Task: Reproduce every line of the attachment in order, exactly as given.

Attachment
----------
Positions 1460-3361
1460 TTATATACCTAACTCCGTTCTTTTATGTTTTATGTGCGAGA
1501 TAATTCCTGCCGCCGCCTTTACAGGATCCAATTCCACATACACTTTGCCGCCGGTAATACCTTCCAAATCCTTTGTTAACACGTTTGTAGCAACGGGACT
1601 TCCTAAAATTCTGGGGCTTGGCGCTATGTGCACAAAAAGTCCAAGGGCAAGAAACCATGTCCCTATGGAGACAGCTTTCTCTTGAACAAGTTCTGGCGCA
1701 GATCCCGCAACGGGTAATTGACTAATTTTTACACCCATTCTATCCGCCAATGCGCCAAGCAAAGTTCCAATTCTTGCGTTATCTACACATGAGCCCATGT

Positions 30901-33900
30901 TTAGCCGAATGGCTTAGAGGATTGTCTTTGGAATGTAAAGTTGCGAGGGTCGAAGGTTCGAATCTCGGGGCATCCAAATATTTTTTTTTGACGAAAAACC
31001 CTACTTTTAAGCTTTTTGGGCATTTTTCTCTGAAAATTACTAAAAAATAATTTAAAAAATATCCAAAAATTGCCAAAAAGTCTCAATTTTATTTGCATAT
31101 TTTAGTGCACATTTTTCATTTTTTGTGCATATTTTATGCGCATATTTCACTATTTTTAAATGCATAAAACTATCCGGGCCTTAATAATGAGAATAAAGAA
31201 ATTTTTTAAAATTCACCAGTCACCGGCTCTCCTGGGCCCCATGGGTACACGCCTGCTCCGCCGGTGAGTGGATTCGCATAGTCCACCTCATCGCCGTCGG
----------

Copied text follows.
Positions 1460-3361
1460 TTATATACCTAACTCCGTTCTTTTATGTTTTATGTGCGAGA
1501 TAATTCCTGCCGCCGCCTTTACAGGATCCAATTCCACATACACTTTGCCGCCGGTAATACCTTCCAAATCCTTTGTTAACACGTTTGTAGCAACGGGACT
1601 TCCTAAAATTCTGGGGCTTGGCGCTATGTGCACAAAAAGTCCAAGGGCAAGAAACCATGTCCCTATGGAGACAGCTTTCTCTTGAACAAGTTCTGGCGCA
1701 GATCCCGCAACGGGTAATTGACTAATTTTTACACCCATTCTATCCGCCAATGCGCCAAGCAAAGTTCCAATTCTTGCGTTATCTACACATGAGCCCATGT

Positions 30901-33900
30901 TTAGCCGAATGGCTTAGAGGATTGTCTTTGGAATGTAAAGTTGCGAGGGTCGAAGGTTCGAATCTCGGGGCATCCAAATATTTTTTTTTGACGAAAAACC
31001 CTACTTTTAAGCTTTTTGGGCATTTTTCTCTGAAAATTACTAAAAAATAATTTAAAAAATATCCAAAAATTGCCAAAAAGTCTCAATTTTATTTGCATAT
31101 TTTAGTGCACATTTTTCATTTTTTGTGCATATTTTATGCGCATATTTCACTATTTTTAAATGCATAAAACTATCCGGGCCTTAATAATGAGAATAAAGAA
31201 ATTTTTTAAAATTCACCAGTCACCGGCTCTCCTGGGCCCCATGGGTACACGCCTGCTCCGCCGGTGAGTGGATTCGCATAGTCCACCTCATCGCCGTCGG